Saline drops or sprays are commercially available. A homemade normal saline solution can be prepared by placing a quarter of a teaspoon of table salt in 8 oz of water. A bulb syringe, dropper, clean pump spray bottle, or squeeze bottle can be used to instill the saline into each nostril while the person inhales and then expels the saline. Saline is safe to use as needed.

Drinking 8 or more 8-oz glasses of water, juice, or noncaffeinated beverages daily may help to thin mucous secretions and replace fluid losses. Patients with congestive heart failure or renal or liver disease may need to moderate their fluid intake to avoid volume excess.

Warm facial packs may provide comfort, relieve congestion, and promote drainage in cases of rhinosinusitis. A warm, folded washcloth or hot-water bottle (filled with hot water from a tap) may be applied directly to the face and cheek for 5-10 minutes. Facial packs may be repeated 3-4 times a day as needed.

For infants, a bulb syringe can be used to gently suction the nostrils before feeding to ease nasal breathing. Parents should clean the bulb after each use with hot soapy water followed by a rinse. Drain the bulb and allow it to dry before reuse.

Home-care measures to relieve throat symptoms include warm saline gargles, which may reduce associated edema; lozenges; popsicles; and cold and slushy beverages. Avoid choking hazards in small children.

Home-care measures to relieve cough include reducing irritating stimuli (eg, cold, dry air; indoor or outdoor air pollutants) that may provoke coughing. An upright or semiupright posture, such as sleeping with the head and shoulders raised, may decrease cough related to pharyngeal secretions. A 2007 study showed that honey was superior to dextromethorphan in reducing cough symptoms and improving sleep in children with URI.[50]

Home-care measures to improve sleep include sleeping with the head and shoulders slightly elevated, which may promote sinus and nasal drainage. Many symptoms worsen at night, because airway clearance mechanics are relatively ineffective in the prone position. In addition, distractions from the experience of symptoms are fewer than during the day.

Under normal circumstances, the 2 nares alternate between being open or closed throughout the day. Cycles last approximately 45-90 minutes per naris. When the person is lying recumbent on one side, the naris closest to the pillow or surface tends to become congested, while the higher nostril is decongested. During nasal congestion associated with URI, alternating positions or lying with the shoulders and head propped up may increase comfort.

Symptomatic, Pharmacologic Therapy

Treatment of an uncomplicated URI is focused on specific measures to reduce symptoms, including use of the following:

  • Oral or topical decongestants

  • Ipratropium bromide

  • Antihistamines

  • Topical and systemic steroids

  • Saline nasal drops

  • Guaifenesin

  • Topical phenol or lidocaine

  • Cromolyn

Oral and topical decongestants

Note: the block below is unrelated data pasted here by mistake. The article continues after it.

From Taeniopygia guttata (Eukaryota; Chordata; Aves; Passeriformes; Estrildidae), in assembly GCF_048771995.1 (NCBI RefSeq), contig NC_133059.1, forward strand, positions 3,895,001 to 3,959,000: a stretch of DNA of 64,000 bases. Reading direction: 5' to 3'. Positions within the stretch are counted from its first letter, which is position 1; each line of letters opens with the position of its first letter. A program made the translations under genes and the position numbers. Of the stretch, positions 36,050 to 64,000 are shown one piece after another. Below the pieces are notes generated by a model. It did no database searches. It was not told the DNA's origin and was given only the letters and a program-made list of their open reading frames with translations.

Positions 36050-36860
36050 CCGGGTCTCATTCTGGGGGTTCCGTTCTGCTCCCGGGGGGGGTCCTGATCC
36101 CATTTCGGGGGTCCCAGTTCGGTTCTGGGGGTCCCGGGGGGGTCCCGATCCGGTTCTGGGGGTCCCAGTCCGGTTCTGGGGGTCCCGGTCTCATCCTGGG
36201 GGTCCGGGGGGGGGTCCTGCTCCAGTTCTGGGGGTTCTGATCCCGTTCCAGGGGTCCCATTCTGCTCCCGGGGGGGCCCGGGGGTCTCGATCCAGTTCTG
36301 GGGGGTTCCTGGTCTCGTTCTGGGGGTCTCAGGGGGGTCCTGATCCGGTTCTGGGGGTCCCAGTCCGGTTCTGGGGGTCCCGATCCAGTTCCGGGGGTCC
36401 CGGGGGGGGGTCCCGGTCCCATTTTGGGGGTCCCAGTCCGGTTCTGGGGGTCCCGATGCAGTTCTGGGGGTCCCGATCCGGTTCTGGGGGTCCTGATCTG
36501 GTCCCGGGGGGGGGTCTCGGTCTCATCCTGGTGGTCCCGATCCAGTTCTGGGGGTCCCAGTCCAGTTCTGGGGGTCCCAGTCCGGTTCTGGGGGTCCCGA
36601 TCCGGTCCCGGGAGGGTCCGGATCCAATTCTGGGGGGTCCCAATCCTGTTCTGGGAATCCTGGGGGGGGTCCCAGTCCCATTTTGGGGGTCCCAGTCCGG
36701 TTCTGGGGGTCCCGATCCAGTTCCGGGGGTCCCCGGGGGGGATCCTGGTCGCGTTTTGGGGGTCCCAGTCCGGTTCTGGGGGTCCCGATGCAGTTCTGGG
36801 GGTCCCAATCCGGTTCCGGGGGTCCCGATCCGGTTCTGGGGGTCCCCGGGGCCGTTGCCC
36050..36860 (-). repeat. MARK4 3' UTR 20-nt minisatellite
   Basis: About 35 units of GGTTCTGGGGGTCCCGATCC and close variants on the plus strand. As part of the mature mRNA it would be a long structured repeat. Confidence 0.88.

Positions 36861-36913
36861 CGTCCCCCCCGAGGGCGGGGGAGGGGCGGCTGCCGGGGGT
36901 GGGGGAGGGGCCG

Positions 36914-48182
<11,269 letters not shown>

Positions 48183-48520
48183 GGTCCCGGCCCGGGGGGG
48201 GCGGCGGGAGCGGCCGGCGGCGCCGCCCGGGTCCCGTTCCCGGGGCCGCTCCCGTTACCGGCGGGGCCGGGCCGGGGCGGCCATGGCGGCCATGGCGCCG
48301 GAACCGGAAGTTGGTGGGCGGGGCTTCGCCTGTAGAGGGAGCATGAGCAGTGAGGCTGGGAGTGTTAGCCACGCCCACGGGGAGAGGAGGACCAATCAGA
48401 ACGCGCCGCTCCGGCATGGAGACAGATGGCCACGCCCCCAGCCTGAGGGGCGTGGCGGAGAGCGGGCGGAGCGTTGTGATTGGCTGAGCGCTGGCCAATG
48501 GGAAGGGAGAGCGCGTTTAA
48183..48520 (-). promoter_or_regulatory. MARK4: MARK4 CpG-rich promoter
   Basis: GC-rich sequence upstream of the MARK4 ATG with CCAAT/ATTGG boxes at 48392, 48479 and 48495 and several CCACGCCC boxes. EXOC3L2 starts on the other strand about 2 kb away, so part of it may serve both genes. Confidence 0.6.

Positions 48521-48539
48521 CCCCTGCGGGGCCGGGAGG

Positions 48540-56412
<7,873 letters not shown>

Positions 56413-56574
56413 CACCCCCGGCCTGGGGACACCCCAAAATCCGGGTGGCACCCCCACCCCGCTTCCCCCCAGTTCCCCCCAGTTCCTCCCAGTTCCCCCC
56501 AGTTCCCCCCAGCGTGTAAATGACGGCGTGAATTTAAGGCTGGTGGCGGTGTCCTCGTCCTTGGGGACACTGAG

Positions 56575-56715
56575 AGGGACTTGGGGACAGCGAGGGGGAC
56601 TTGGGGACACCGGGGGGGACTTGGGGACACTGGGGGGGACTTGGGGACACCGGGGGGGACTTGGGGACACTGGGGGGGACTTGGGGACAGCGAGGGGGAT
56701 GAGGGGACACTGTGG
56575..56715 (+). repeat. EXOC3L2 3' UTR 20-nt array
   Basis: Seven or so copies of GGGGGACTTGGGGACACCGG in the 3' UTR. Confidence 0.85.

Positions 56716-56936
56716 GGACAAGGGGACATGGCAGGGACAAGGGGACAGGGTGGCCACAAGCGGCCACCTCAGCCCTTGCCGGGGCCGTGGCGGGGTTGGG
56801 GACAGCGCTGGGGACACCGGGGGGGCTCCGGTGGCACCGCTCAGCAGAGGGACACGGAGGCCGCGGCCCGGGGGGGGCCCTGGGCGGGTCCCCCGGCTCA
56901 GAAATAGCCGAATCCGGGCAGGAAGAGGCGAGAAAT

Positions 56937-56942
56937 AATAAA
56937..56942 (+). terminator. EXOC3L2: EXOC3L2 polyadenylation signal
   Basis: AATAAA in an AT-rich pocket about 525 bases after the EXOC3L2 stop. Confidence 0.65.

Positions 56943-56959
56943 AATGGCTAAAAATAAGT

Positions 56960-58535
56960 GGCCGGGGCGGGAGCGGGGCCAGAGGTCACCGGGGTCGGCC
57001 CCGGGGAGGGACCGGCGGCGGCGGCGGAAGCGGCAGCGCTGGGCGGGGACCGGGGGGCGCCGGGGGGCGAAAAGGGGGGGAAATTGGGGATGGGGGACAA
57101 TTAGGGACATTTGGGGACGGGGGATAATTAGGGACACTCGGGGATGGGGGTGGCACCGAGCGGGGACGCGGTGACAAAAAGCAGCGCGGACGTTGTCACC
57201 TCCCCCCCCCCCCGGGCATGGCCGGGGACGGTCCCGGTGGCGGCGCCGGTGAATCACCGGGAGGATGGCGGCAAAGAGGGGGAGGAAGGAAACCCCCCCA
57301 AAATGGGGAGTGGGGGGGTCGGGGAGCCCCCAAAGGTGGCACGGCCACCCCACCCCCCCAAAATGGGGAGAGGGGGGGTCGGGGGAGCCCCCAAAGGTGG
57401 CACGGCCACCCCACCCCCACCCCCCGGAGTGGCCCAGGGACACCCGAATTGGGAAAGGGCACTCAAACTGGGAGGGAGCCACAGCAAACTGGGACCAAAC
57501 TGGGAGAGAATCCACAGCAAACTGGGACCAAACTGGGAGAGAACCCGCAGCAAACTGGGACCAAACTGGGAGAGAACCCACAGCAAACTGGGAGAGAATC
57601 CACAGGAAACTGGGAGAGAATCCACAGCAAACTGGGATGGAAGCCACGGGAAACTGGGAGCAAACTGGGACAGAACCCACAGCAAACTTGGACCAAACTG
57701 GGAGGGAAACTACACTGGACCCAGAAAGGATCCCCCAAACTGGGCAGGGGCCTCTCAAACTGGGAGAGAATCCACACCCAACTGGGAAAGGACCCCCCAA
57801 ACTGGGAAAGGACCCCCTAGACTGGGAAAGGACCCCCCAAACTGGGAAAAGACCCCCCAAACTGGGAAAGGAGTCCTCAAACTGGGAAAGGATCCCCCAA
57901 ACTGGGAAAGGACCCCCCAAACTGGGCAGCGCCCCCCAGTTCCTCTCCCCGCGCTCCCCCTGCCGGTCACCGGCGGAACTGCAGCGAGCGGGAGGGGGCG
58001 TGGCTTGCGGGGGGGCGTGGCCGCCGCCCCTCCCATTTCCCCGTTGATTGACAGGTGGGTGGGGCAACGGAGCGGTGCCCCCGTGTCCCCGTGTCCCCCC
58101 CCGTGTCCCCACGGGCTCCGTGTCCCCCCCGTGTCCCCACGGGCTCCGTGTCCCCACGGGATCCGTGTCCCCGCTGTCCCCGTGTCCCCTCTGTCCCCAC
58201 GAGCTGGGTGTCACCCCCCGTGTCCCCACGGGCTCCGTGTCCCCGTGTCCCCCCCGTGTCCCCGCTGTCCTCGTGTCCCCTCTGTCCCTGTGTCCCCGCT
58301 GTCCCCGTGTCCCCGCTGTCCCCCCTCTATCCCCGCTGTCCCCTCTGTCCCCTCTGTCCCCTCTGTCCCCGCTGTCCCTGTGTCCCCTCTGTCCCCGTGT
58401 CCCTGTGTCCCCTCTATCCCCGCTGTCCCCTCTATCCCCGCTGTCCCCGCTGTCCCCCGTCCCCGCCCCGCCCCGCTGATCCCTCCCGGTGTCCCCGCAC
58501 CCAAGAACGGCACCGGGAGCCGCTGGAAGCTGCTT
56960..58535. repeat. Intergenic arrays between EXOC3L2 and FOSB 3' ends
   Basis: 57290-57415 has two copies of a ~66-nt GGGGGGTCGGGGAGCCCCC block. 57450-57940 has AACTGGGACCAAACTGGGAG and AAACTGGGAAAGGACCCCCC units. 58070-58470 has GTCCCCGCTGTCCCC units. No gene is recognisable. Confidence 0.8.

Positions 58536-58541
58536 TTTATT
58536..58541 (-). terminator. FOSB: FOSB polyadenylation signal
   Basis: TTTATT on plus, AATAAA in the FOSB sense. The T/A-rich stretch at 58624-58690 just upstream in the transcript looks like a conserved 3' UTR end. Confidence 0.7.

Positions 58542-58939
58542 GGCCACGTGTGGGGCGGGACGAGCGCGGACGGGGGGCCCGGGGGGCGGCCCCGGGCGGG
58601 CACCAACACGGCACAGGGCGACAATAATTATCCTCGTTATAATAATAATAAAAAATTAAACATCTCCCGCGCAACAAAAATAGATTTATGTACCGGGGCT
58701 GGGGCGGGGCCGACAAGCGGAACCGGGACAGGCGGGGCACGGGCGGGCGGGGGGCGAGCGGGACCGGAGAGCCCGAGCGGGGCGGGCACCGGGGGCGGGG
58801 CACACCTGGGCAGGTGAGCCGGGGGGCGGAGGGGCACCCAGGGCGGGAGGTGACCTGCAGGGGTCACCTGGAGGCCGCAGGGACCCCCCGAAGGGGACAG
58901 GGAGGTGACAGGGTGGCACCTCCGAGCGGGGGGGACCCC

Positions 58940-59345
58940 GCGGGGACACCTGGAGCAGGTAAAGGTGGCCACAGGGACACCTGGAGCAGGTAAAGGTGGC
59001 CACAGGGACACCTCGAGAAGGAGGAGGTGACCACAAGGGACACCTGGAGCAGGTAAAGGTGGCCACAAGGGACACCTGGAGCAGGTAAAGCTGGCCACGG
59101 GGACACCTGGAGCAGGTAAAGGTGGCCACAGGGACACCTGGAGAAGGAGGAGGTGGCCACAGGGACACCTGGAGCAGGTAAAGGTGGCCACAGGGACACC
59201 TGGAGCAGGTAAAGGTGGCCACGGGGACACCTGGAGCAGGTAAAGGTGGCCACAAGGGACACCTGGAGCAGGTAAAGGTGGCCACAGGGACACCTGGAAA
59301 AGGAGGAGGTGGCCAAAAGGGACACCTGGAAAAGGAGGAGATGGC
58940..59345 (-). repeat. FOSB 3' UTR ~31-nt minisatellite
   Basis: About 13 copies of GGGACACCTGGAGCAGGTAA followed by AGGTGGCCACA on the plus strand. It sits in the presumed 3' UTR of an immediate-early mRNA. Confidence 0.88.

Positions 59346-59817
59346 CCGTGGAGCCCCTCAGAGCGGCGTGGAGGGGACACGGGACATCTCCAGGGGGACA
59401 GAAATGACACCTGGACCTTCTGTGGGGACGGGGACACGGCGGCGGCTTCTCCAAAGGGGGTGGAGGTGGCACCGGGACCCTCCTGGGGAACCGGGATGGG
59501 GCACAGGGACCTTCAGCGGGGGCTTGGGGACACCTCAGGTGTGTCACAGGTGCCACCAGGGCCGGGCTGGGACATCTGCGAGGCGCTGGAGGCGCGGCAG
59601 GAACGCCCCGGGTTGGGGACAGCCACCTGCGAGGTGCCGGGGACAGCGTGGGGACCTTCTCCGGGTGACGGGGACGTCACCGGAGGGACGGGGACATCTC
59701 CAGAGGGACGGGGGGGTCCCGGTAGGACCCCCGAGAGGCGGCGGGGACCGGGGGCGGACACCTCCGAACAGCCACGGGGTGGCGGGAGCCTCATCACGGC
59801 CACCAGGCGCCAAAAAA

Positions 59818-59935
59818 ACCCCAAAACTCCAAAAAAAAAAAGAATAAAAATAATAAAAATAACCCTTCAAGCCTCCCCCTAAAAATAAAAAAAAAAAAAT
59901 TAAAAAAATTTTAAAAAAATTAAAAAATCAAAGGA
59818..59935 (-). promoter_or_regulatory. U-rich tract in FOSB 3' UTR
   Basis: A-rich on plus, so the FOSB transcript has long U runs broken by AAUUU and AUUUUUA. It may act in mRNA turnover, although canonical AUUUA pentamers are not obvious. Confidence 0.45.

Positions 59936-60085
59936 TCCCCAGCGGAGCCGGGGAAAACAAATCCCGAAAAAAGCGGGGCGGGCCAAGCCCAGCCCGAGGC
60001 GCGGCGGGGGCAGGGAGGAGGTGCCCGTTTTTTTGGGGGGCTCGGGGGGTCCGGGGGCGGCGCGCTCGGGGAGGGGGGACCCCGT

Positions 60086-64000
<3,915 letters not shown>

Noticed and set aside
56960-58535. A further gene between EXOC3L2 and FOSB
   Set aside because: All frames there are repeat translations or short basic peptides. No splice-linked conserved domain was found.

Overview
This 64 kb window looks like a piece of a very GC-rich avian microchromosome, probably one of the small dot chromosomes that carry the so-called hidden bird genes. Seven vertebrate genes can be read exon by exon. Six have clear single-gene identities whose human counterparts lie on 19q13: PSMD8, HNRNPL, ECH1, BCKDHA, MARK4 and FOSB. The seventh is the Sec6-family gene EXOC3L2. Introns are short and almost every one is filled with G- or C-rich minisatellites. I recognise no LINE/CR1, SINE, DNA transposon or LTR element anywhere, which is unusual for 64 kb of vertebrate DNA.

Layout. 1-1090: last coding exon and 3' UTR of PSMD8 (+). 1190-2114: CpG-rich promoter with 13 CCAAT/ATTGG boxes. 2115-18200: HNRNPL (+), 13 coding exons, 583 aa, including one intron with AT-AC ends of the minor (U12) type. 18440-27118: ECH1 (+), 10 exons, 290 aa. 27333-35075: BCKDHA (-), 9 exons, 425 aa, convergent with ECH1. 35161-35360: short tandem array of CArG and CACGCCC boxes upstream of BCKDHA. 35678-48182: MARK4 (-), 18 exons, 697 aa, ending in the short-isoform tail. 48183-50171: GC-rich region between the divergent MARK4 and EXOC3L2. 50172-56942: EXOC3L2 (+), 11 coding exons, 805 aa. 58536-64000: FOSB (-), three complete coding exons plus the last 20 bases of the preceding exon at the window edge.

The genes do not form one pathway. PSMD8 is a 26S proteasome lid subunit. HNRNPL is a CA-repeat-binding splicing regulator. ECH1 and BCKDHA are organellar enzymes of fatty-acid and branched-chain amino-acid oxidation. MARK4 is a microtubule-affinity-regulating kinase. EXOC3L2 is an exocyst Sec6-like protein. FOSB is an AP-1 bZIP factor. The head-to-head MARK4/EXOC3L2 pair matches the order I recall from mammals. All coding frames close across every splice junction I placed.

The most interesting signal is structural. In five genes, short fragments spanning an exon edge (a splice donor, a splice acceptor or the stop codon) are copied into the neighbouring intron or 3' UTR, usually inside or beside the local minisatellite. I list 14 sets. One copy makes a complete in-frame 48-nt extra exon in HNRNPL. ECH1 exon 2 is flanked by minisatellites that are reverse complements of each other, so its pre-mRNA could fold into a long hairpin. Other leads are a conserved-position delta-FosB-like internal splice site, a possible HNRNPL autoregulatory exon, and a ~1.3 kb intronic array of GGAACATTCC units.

Oral decongestants may provide symptom relief for patients with persistent rhinorrhea or sneezing associated with URI. However, despite common usage, evidence regarding the effectiveness of oral decongestants in acute sinusitis is scarce.

Adverse effects of oral decongestants include the following:

  • Anxiousness

  • Insomnia

  • Tachycardia and dysrhythmias

  • Elevated blood pressure

  • Palpitations

  • Tremor

  • Urinary retention

Exercise caution in patients with heart disease, hypertension, prostate enlargement, glaucoma, anxiety, hyperthyroidism, or other medical conditions and in pregnant or lactating women. Unlike topical nasal decongestants, oral decongestants do not appear to cause rebound phenomena after cessation of use.

The risk-to-benefit ratio for using cough and cold medicines in children younger than 2 years requires careful consideration because serious adverse events, including fatalities, have been reported with the use of over-the-counter preparations.[51] Numerous over-the-counter cough and cold preparations are labeled "do not use" in children younger than 4 years.[52]

Topical decongestants such as phenylephrine and oxymetazoline may provide rapid temporary relief of nasal obstruction. However, rebound congestion may occur after cessation of use. To avoid this rebound congestion, limit topical agents to 3-4 days of use. In addition, these decongestants may cause throat irritation in some individuals.

One study, in which oxymetazoline was administered to patients with a nasal bellows, suggested that oxymetazoline did not accelerate the rate of healing of acute maxillary sinusitis, as judged by sinus radiographs and subjective symptom scores. The researchers concluded that decongestion of the sinus ostia may not be of primary importance in the healing of acute sinusitis.[53]

Ipratropium bromide

This agent, which is an anticholinergic, has been evaluated in adults and young adults with rhinorrhea of moderate or greater severity. In one study, ipratropium reduced the severity of sneezing and rhinorrhea, but it did not appear to reduce nasal congestion. Rates of blood-tinged mucus and nasal dryness were higher in the treated group than in the control group.[54]